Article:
If all goes according to plan, in five years time Biomatters Ltd. should be clearly in the purchasing sights of larger companies in the life sciences or gene sequencing industries.
The Auckland-based company which makes Geneious proprietary software that places a robust, easy to use and graphical interface over the vast quantities of genetic data used by biologists, should be a good target for such companies says chief executive Candace Toner.
A joint venture with a larger company or an initial public offering is also a possibility she says.
By then Biomatters will have sales teams in North America, Europe and Asia selling and servicing universities, research institutions and large enterprises such pharmaceutical companies.
As part of the University of Auckland Business School’s Entrepreneurs’ Challenge 2010, Biomatters is hoping that the funding prize helps boost its market presence and “allow us to make more money, faster,” Toner says.
“The original investors want their money out,” she says, “and I have a personal plan to do it all over again with something else. I have no problems about being a serial entrepreneur.”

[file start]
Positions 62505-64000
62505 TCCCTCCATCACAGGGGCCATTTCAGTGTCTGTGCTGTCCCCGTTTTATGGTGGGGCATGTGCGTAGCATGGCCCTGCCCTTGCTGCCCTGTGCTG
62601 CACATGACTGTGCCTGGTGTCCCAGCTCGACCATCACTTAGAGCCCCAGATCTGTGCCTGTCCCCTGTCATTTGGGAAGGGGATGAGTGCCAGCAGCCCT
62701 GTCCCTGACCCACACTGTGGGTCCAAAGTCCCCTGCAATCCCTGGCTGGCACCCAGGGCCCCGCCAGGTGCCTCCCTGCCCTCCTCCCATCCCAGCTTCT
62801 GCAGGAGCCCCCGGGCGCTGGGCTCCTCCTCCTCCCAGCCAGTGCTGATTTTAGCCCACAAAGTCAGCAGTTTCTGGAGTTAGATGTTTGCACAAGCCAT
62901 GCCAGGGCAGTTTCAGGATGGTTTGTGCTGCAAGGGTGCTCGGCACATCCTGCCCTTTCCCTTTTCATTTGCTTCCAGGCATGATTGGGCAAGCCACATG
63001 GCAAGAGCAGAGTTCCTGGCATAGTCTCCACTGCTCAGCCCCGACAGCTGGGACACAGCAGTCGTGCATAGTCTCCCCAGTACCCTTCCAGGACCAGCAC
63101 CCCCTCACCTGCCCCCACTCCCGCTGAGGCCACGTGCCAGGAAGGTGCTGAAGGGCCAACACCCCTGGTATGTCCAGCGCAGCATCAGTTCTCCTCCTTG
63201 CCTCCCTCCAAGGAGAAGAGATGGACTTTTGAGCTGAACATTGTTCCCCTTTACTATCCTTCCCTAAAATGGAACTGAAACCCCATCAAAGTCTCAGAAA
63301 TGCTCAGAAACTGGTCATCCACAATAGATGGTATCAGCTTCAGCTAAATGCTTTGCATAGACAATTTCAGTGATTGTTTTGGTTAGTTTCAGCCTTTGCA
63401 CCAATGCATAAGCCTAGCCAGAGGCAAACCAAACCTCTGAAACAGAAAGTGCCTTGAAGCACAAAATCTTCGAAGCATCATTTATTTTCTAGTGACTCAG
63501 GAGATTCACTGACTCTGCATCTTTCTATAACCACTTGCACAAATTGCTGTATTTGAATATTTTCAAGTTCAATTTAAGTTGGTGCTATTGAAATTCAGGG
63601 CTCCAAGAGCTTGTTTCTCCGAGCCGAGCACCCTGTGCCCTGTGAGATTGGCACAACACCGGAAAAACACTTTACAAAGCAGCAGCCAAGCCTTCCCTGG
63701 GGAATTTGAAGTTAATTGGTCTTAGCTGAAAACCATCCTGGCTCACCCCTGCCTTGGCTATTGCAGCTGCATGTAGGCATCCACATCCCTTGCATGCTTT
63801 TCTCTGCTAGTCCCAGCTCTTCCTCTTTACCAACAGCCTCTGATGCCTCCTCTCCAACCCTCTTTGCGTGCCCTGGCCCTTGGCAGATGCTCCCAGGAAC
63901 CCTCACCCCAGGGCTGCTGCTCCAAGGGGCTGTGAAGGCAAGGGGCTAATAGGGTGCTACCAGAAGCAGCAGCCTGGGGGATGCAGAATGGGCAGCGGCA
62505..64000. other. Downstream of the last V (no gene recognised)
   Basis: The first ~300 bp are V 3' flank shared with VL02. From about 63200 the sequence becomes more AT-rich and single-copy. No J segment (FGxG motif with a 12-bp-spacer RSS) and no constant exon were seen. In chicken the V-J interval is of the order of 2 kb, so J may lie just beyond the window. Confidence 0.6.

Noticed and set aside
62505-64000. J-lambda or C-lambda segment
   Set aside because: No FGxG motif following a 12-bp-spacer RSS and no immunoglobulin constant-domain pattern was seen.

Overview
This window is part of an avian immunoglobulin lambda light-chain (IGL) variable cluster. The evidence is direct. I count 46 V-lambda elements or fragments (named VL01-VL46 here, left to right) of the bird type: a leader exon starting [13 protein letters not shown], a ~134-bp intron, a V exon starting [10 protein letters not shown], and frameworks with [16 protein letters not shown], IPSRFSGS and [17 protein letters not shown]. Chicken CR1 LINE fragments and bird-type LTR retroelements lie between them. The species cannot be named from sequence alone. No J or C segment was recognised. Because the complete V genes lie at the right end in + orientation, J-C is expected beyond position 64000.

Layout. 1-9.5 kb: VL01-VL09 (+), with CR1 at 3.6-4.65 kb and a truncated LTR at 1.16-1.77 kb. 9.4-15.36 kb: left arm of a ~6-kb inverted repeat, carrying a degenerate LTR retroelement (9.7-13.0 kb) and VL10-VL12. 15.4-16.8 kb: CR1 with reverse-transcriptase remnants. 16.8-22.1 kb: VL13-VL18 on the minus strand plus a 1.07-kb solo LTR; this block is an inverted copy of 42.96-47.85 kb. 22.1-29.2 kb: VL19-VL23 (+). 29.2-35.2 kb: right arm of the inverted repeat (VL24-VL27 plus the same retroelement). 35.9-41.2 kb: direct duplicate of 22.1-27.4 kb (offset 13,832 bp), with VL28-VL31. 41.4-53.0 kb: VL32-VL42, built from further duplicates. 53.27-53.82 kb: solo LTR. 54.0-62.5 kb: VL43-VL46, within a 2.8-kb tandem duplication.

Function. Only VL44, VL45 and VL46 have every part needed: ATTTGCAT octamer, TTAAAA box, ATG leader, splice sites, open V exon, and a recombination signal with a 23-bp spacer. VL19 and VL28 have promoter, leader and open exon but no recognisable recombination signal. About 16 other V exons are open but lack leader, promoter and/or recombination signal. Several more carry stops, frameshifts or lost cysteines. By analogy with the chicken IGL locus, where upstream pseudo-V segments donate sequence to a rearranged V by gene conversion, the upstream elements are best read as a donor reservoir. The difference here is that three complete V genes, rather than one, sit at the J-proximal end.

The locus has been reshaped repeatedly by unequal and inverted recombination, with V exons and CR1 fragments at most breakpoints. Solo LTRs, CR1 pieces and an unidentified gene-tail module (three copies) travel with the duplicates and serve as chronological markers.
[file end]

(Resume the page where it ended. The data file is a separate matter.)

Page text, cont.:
Toner says that running and growing Biomatters since it formally started selling its Geneious software in early 2007 has been a definite learning experience, “and it would be a shame to hang up our hats then.”
“We’ll look for opportunities,” she says. “New Zealand’s a fertile ground for ideas, and hopefully we’ll do it again.”
In the meantime the company is mostly protecting its intellectual property by being a good company for its customers to deal with. Trying to patent or otherwise protect the software-based IP is an “exercise in futility,” she says.
“The real test as a company is how well you’re looking after your customers. What’s the service and support IP that you’ve got in that space? We’re about providing a quality product at a fair price.”
The best advice Toner can give a start-up company is to keep the end game and market as a goal, and hire the right people at the right time. Too often Toner has observed start-up founders trying to do everything.
From that point of view, Biomatters always targeted the U.S.A. first as its “low hanging fruit.” For that reason too it has always priced its software, downloadable directly from the website, in $US.
“New Zealanders can cope with American dollars, but Americans don’t get our dollar,” she says.